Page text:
Successfully reported this slideshow.
We use your LinkedIn profile and activity data to personalize ads and to show you more relevant ads. You can change your ad preferences anytime.

Scope of om


Published on

  • Be the first to comment

Scope of om

  1. 1. Scope of Operations Management The scope of operations management ranges across the organization. The operations function includes many interrelated activities such as: – Forecasting – Capacity planning – Scheduling – Managing inventories – Assuring quality – Motivating employees – Deciding where to locate facilities – And more . . . 1-1
  2. 2. Role of the Operations ManagerThe Operations Function consists of all activities directlyrelated to producing goods or providing services.A primary function of the operations manager is to guide thesystem by decision making. – System Design Decisions – System Operation Decisions 1-2
  3. 3. Decision Making • Most operations decisions involve many alternatives that can have quite different impacts on costs or profits • Typical operations decisions include: – What: What resources are needed, and in what amounts? – When: When will each resource be needed? When should the work be scheduled? When should materials and other supplies be ordered? – Where: Where will the work be done? – How: How will he product or service be designed? How will the work be done? How will resources be allocated? – Who: Who will do the work? 1-3
  4. 4. General Approach to Decision Making • Modeling is a key tool used by all decision makers – Model - an abstraction of reality; a simplification of something. – Common features of models: • They are simplifications of real-life phenomena • They omit unimportant details of the real-life systems they mimic so that attention can be focused on the most important aspects of the real-life system 1-4
  5. 5. Models • Types of Models: – Physical Models • Look like their real-life counterparts – Schematic Models • Look less like their real-life counterparts than physical models – Mathematical Models • Do not look at all like their real-life counterparts 1-5
  6. 6. Quantitative Methods • A decision making approach that frequently seeks to obtain a mathematically optimal solution – Linear programming – Queuing techniques – Inventory models – Project models – Forecasting techniques – Statistical models 1-6
  7. 7. Model Limitations • Quantitative information may be emphasized at the expense of qualitative information • Models may be incorrectly applied and the results misinterpreted – This is a real risk with the widespread availability of sophisticated, computerized models are placed in the hands of uninformed users. • The use of models does not guarantee good decisions. 1-7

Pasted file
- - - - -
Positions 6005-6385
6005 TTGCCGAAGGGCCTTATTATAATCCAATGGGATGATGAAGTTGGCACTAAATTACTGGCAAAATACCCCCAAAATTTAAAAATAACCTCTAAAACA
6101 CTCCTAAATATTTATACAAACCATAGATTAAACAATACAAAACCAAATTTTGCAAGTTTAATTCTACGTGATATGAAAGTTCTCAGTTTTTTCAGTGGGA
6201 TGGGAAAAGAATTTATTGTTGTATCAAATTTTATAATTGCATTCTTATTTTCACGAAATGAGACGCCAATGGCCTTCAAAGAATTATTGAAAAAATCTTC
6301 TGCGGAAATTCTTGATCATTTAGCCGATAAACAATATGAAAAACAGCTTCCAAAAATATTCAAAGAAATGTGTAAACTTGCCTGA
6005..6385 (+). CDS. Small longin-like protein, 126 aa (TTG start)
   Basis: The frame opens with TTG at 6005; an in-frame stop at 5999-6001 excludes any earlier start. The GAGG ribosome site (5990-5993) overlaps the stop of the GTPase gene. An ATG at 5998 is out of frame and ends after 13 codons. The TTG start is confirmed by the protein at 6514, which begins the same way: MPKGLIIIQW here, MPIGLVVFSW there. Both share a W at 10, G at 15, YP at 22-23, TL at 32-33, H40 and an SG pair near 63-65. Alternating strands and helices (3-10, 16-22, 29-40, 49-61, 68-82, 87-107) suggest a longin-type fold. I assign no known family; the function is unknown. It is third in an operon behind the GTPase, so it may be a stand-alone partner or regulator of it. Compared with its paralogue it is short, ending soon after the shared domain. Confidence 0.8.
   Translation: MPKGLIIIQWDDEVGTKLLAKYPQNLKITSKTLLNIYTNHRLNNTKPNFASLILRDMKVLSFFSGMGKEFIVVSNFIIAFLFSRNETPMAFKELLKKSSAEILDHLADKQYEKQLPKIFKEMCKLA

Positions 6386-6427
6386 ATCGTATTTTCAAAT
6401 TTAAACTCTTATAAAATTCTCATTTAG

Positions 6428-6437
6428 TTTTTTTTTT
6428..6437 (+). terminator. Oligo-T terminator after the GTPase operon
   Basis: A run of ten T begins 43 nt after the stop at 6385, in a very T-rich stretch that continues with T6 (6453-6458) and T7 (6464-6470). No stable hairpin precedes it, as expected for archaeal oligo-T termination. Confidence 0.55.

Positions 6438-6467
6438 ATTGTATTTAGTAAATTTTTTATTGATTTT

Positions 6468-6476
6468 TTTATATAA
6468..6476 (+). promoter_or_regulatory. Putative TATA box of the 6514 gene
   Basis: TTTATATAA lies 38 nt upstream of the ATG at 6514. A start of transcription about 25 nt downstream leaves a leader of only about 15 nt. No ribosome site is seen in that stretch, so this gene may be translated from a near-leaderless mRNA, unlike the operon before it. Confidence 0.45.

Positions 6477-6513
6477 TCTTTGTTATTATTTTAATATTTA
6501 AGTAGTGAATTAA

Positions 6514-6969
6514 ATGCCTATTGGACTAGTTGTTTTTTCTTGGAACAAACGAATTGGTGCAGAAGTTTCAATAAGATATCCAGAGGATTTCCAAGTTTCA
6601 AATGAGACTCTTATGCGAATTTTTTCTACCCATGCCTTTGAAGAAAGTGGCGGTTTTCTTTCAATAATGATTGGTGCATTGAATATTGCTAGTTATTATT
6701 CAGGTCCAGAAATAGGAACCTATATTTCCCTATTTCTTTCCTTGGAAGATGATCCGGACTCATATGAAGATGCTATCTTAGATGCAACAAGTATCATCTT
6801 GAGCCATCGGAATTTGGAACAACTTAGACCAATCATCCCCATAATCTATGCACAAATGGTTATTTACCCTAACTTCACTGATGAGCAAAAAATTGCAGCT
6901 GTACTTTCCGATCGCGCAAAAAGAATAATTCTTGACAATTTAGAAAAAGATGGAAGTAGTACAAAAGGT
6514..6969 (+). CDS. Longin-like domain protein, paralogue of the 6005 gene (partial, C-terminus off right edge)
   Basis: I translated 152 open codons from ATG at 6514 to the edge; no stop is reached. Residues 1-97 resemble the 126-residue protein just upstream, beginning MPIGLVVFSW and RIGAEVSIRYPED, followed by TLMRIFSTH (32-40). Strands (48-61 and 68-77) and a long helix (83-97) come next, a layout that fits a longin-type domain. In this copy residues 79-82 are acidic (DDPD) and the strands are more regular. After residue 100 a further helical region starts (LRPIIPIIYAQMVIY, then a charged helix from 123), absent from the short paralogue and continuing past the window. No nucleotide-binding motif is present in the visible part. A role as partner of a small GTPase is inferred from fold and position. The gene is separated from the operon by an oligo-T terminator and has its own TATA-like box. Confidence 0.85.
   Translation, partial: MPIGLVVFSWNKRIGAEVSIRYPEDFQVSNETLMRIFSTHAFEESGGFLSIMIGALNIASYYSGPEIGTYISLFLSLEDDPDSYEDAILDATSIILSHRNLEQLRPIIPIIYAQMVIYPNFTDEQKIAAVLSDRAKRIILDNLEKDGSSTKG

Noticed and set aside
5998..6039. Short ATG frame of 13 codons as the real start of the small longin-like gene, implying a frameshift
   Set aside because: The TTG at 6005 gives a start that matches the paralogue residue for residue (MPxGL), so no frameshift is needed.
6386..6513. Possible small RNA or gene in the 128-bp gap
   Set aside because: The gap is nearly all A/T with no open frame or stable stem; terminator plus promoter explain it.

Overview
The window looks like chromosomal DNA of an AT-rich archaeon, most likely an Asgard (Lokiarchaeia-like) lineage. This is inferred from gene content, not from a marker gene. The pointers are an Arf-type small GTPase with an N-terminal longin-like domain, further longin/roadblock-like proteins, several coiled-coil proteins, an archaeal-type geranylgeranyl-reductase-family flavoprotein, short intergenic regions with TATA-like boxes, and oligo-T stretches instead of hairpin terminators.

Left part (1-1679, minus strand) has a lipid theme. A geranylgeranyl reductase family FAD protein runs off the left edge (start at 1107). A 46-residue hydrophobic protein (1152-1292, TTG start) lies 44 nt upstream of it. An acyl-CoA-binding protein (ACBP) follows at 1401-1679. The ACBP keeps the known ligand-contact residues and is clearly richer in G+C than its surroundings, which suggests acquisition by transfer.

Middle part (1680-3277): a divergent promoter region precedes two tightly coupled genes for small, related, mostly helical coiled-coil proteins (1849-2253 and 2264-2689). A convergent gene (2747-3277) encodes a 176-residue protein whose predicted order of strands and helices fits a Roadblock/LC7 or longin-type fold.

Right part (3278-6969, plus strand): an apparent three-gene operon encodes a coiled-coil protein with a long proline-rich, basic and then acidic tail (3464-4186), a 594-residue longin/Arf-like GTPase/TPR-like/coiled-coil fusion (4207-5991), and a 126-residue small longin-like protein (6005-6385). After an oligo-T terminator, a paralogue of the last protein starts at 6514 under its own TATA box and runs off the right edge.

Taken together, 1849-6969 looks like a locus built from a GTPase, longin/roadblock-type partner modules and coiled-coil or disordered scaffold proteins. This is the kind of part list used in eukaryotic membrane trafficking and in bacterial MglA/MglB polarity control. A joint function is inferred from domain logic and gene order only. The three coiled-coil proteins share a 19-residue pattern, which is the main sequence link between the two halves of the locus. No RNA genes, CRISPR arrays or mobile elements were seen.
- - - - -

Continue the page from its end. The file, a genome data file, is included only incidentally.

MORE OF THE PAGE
8. 8. Ethical Issues in Operations • Ethical issues arise in • Financial statements many aspects of • Worker safety operations management: • Product safety • Quality • The environment • The community • Hiring and firing workers • Closing facilities • Workers rights 1-8
  9. 9. Historical Evolution of OM • Industrial Revolution • Scientific Management • Human Relations Movement • Decision Models and Management Science • Influence of Japanese Manufacturers 1-9
  10. 10. Industrial Revolution • Pre-Industrial Revolution – Craft production - • Some key elements of the industrial revolution – Began in England in the 1770s – Division of labor - Adam Smith, 1776 – Application of the “rotative” steam engine, 1780s – Cotton Gin and Interchangeable parts - Eli Whitney, 1792 • Management theory and practice did not advance appreciably during this period 1-10
  11. 11. Scientific Management • Movement was led by efficiency engineer, Frederick Winslow Taylor – Believed in a “science of management” based on observation, measurement, analysis and improvement of work methods, and economic incentives – Management is responsible for planning, carefully selecting and training workers, finding the best way to perform each job, achieving cooperate between management and workers, and separating management activities from work activities – Emphasis was on maximizing output 1-11
  12. 12. Scientific Management - contributors • Frank Gilbreth - father of motion studies • Henry Gantt - developed the Gantt chart scheduling system and recognized the value of non-monetary rewards for motivating employees • Harrington Emerson - applied Taylor’s ideas to organization structure • Henry Ford - employed scientific management techniques to his factories • Moving assembly line • Mass production 1-12
  13. 13. Human Relations Movement • The human relations movement emphasized the importance of the human element in job design – Lillian Gilbreth – Elton Mayo – Hawthorne studies on worker motivation, 1930 – Abraham Maslow – motivation theory, 1940s; hierarchy of needs, 1954 – Frederick Hertzberg – Two Factor Theory, 1959 – Douglas McGregor – Theory X and Theory Y, 1960s – William Ouchi – Theory Z, 1981 1-13
  14. 14. Decision Models & Management Science • F.W. Harris – mathematical model for inventory management, 1915 • Dodge, Romig, and Shewart – statistical procedures for sampling and quality control, 1930s • Tippett – statistical sampling theory, 1935 • Operations Research (OR) Groups – OR applications in warfare • George Dantzig – linear programming, 1947 1-14
  15. 15. Key Trends and Issues in Business • E-Business & E-Commerce • Management of Technology • Globalization • Management of Supply Chains • Outsourcing • Agility • Ethical Behavior 1-15